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Cairns-Kuranda Railway


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Cairns-Kuranda Railway

  1. 1. Nomination of theCAIRNS KURANDA SCENIC RAILWAYfor recognition as aNATIONAL ENGINEERING LANDMARKUNDER THE AUSTRALIAN HISTORICENGINEERING PLAQUING PROGRAM Cairns Local Group of Engineers Australia Queensland Rail Engineering Heritage Australia (Queensland) 7 July 2005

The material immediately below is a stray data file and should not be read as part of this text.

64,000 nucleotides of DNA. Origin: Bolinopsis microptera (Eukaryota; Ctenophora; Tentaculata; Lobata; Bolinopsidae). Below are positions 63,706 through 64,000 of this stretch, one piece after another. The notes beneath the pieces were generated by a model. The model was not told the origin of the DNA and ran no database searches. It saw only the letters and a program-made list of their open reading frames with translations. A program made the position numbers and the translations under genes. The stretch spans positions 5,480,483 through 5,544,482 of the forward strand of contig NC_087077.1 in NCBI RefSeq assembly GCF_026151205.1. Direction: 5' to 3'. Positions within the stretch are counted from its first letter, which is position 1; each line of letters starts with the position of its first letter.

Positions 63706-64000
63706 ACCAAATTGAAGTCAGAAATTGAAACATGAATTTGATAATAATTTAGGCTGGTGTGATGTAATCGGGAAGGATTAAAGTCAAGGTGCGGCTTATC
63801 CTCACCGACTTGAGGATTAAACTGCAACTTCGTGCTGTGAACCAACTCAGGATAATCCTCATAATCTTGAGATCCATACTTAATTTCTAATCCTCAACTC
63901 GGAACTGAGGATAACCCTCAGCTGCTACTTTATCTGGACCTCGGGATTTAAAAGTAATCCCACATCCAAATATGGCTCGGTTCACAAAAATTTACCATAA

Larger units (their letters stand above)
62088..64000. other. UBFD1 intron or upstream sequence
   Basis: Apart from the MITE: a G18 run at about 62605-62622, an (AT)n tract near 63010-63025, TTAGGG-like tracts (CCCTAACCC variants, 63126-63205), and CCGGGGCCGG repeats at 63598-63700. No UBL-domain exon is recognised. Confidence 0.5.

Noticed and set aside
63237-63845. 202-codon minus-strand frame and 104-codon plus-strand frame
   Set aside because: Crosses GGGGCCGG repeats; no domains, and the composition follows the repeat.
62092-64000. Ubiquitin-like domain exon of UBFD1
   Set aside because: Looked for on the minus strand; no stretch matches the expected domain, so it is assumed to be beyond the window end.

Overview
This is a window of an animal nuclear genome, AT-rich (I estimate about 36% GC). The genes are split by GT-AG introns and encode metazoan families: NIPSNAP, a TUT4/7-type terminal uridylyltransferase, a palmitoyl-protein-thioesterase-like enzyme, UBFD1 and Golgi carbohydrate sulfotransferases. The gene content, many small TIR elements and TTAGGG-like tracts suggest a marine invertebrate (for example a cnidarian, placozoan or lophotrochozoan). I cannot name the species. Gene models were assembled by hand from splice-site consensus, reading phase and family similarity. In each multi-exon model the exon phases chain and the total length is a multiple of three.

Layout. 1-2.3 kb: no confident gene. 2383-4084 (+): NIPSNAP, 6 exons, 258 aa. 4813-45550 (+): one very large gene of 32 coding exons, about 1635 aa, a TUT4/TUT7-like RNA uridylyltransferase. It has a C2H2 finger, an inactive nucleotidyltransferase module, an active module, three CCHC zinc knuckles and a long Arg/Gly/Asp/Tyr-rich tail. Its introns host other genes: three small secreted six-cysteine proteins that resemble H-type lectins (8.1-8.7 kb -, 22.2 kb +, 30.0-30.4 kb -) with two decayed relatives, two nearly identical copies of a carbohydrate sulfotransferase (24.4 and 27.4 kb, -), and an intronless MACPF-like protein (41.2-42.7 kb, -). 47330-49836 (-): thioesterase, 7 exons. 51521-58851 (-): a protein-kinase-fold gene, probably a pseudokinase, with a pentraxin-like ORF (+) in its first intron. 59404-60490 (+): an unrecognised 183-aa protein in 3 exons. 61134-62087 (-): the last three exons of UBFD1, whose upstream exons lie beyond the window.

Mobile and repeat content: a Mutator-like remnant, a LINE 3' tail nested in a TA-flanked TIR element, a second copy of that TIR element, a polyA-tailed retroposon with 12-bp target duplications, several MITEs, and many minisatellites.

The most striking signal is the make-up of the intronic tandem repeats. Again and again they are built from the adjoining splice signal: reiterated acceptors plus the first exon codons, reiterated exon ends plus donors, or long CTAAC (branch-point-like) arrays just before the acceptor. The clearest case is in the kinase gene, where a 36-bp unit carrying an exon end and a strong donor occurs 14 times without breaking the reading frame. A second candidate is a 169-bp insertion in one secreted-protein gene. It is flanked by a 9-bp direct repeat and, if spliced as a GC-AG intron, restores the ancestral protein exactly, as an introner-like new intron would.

2. 2. NOMINATION FORM AUSTRALIAN HISTORIC ENGINEERING PLAQUING PROGRAMThe AdministratorEngineering Heritage AustraliaThe Institution of Engineers AustraliaEngineering House11 National CircuitBarton ACT 2600Dear Madam, AUSTRALIAN HISTORIC ENGINEERING PLAQUING PROGRAMNOMINATION OF THE CAIRNS-KURANDA SCENIC RAILWAY FOR THE AWARD OF A NATIONAL ENGINEERING LANDMARK PLAQUELocation: This nomination covers a section of operating railway extending fromcentral Cairns City to the top of the coastal range at Kuranda in Far NorthQueensland.Owner: Queensland Railways. The owner has been advised of this nomination anda letter of agreement is attached.Access to Site: Cairns and Kuranda are linked by both road and rail and are easilyaccessible. Sections of the line are accessible by road at various at grade crossingsand are visible at the grade separation of the track and the western arterial by-passof the city. Being an operating railway, the work may be inspected during the railjourney up the range. Passengers on special tourist trains are given a commentaryon the works, their construction, the people involved, and the subsequent use of theline. The institutions plaques will be placed on an adjoining face of an existing1991 plaqued pyramidal cairn, which commemorates the centenary of the completionof the railway on the Kuranda station platform, near a wheelchair lift and which isaccessible by all train passengers.Nominating Body: Cairns Local Group, Engineers AustraliaWe hope this nomination provides the Plaquing Committee with sufficient material onwhich to access the nomination, but we will be happy to supply further information if itis desired, and is available. The owner and our committee would like to have thePlaquing ceremony in conjunction with the Northern Engineering Conference on the rd3 September 2005. The owner is planning to provide a special train for the event.Peter DeRoma - ~Chairman - Cai~L6cal Group, Engineers AustraliaDate· · i 0·CRobi ckC man - Engineering Heritage Australia (Queensland)Date.... S/l/q.f. . . .